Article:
I’m a collector of things– I think perhaps I was a crow in a past life. If I see a bone, a feather, something shiny, something round, I’m going to pick it up, and it doesn’t stop with shiny things… I LOVE old documents.
Strange doesn’t even begin to describe two of my favorite pieces in my collection– a letter from from the WV Hospital for the Insane dated 1888 discussing the examination of two cadavers who would later become known as the Phillipi Mummies , and a letter from the Smithsonian denying entry of the mummies into their collection because the “scientist” who embalmed them refused to reveal his secret recipe.
If you haven’t heard of the Phillipi mummies, Google it! Their history is filled with oddity including a ridiculous tour of Europe with P.T. Barnum. For a small donation you can still view the mummies at the Barbour County Historical Museum. The Trans-Allegheny Lunatic Asylum (WV Hospital for the Insane) is also worth a trip if you’re ever in the Weston area. I love how Rebecca Jordan Gleason is keeping the place alive. She’s doing great things!
If you’re interested in history, I encourage you to get out there and hunt for pieces that not only hold monetary value, but hunt for pieces that also tell a story! Don’t discount old documents. They can be incredibly intriguing!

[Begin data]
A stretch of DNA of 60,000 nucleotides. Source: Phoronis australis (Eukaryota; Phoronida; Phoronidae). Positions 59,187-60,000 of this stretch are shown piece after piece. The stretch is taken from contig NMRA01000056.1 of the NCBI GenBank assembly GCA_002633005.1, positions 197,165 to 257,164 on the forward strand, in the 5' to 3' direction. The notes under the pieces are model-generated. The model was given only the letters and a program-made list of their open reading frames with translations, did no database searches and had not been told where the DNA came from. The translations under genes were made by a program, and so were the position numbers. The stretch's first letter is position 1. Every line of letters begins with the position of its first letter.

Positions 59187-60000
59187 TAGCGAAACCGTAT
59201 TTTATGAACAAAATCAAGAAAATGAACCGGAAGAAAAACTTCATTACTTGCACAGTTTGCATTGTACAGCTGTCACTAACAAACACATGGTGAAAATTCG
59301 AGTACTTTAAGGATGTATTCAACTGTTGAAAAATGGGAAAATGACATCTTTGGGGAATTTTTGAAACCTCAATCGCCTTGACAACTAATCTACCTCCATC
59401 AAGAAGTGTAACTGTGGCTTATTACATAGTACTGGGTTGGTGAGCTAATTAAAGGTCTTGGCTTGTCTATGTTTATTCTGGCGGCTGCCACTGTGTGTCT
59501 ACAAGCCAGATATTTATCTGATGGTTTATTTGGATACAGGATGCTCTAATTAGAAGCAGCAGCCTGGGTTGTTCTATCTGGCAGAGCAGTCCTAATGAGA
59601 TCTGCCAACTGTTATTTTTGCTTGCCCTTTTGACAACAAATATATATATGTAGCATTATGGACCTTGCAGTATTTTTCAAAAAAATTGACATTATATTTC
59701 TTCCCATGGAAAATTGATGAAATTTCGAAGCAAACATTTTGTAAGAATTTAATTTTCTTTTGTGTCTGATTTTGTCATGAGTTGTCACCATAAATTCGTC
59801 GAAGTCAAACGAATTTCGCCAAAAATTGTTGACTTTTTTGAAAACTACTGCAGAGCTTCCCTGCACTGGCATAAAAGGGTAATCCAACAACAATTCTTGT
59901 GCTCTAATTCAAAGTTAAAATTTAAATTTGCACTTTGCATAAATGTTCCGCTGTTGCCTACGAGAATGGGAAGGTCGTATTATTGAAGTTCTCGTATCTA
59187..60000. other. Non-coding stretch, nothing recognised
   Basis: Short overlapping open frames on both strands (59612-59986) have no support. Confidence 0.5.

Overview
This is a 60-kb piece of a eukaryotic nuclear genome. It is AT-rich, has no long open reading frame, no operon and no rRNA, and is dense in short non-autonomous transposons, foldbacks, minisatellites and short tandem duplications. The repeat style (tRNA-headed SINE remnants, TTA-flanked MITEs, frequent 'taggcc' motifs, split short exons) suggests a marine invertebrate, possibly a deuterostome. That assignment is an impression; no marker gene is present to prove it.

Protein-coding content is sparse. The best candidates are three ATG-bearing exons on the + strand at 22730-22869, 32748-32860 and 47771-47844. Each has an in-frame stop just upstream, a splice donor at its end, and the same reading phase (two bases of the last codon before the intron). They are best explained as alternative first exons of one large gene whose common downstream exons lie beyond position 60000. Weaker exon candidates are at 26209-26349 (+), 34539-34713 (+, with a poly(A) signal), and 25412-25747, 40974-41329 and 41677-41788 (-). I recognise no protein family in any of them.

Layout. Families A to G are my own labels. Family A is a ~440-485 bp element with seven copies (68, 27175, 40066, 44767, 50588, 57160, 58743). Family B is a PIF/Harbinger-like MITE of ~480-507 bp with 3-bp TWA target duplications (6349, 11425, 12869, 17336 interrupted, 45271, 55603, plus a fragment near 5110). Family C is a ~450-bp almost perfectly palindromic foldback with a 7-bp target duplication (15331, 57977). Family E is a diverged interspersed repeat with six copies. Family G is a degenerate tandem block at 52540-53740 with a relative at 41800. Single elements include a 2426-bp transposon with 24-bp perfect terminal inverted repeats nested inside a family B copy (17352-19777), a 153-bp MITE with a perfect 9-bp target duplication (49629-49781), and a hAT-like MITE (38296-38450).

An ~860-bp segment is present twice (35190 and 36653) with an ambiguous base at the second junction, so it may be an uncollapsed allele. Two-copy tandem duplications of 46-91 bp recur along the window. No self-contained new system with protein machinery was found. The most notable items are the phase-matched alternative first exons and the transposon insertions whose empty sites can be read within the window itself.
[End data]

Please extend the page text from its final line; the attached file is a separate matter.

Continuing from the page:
Curious minds read on. Here’s the contents of the handwritten letter from the hospital:
To Whom it May Concern,
On the 14th day of Feb: 1888, the Superintendent of the West Virginia Hospital for the Insane, delivered to G.H. Hamrick two adult-female cadavers to be placed in the morgue of the aforesaid hospital; for the purpose of ascertaining whether or not said G.H. Hamrick could preserve or embalm them, for which he claims to have a method or process—On April 9th 1888- or 50 days after delivery, the said bodies were examined by the Superintendent and his associates, and we signify & declare to the best of our judgment there is no decomposition taking place in the cadavers at the present time. –W.J. Bland, M.D., Superintendent